We’re finally catching up on sleep we lost at Macworld Expo, and now we’re looking at trends and notable products that will make this year interesting. Along with the explosion in wireless networking, Adam samples photo-cataloging software, Jeff Carlson gets the Palm market in hand, and the rest of the TidBITS staff weighs in with our traditional list of superlatives. In this week’s news, Proxim reunites separated siblings Netopia and Farallon.
Proxim Reunites Farallon and Netopia -- The convoluted history of the company which began as Farallon Communications continues to loop back on itself. In 1997, Farallon changed its name to Netopia and began to focus less on the Macintosh and more on the Internet
Back in 1999, Apple started the ball rolling on wireless networking by releasing the inexpensive AirPort Base Station and providing an AirPort option for all Macs
Missing from Apple's statement of support for the digital lifestyle was an emphasis on digital photographs. I could easily see an iPhoto or iPicture from Apple at the next Macworld Expo - something to categorize and organize digital photographs, print and export them in useful ways, and easily create Web pages with your photos for viewing by your friends and family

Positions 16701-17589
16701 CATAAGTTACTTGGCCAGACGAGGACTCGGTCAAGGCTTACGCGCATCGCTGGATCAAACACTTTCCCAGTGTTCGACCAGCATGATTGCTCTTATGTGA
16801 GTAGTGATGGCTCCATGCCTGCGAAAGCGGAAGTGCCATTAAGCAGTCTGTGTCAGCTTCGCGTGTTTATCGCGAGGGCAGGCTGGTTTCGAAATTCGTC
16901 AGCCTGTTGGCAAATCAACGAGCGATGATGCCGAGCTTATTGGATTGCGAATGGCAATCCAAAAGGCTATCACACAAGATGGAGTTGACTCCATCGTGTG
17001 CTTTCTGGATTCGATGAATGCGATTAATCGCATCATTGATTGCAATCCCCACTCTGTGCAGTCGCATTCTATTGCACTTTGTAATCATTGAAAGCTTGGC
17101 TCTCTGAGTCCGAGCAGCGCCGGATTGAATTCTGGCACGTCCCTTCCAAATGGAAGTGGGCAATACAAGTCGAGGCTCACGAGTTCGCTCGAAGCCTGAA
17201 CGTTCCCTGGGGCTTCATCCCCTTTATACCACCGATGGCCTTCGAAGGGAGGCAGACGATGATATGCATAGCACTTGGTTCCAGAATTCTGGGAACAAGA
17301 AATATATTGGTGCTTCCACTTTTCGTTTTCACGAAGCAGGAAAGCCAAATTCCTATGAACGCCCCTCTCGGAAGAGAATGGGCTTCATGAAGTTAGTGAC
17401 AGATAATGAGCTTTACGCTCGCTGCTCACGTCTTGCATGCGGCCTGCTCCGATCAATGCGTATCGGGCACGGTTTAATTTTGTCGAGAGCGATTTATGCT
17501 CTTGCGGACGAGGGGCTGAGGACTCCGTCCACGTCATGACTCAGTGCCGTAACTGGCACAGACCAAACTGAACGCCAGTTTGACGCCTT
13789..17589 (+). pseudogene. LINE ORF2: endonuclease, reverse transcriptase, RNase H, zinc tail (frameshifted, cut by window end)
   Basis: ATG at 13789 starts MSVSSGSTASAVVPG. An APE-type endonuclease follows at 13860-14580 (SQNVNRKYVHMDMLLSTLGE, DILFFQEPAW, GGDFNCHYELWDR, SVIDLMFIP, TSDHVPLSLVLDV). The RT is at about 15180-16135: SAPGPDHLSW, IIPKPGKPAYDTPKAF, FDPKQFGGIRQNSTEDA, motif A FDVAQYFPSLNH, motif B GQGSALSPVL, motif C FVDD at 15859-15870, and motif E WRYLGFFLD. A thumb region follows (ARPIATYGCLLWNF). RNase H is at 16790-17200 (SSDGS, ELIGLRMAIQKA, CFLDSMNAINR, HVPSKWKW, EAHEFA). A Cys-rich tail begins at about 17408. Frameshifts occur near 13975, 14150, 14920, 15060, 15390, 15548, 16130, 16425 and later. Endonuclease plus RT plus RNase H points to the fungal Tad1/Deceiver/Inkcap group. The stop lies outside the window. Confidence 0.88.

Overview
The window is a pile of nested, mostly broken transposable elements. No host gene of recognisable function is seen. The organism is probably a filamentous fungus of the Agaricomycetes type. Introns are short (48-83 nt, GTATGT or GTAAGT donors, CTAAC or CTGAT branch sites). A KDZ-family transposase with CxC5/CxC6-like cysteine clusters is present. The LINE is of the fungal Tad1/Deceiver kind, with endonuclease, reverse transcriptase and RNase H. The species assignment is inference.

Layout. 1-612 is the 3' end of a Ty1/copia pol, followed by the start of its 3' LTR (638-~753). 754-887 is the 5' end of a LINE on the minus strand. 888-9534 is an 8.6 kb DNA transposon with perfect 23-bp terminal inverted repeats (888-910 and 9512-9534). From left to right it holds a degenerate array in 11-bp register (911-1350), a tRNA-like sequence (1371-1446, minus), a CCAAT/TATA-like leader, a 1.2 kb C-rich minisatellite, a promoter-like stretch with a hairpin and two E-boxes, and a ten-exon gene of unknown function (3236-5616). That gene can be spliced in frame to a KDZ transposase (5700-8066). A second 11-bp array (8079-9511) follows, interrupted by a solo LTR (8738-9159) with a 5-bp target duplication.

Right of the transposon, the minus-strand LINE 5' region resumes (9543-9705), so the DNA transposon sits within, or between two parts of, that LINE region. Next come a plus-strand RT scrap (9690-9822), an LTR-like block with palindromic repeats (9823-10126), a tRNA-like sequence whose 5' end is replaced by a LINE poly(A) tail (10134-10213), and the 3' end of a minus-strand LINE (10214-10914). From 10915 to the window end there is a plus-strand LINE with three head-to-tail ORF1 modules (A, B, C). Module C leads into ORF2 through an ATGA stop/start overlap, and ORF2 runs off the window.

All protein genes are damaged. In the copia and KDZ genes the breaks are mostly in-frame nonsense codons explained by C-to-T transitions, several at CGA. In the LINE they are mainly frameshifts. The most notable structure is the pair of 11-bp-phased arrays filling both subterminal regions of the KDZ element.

Computer sales may have dipped industry-wide, but the popularity of Palm handhelds is looking up - two stories up, to be precise. At Macworld Expo 2001 in San Francisco, Palm's booth featured not only a contingent of Palm OS developers and Palm's lineup of devices, but also a two-tiered presentation stage with balconies that inspired at least one attendee to exclaim, "But, soft! what backlight through yonder window breaks?"
Not to be outdone, Palm OS licensee Handspring dazzled attendees with a large main screen and video displays set behind huge mock Visor handhelds
We couldn't conclude our Macworld coverage without our biannual collection of Macworld Expo superlatives, the products that caught our eyes this year in San Francisco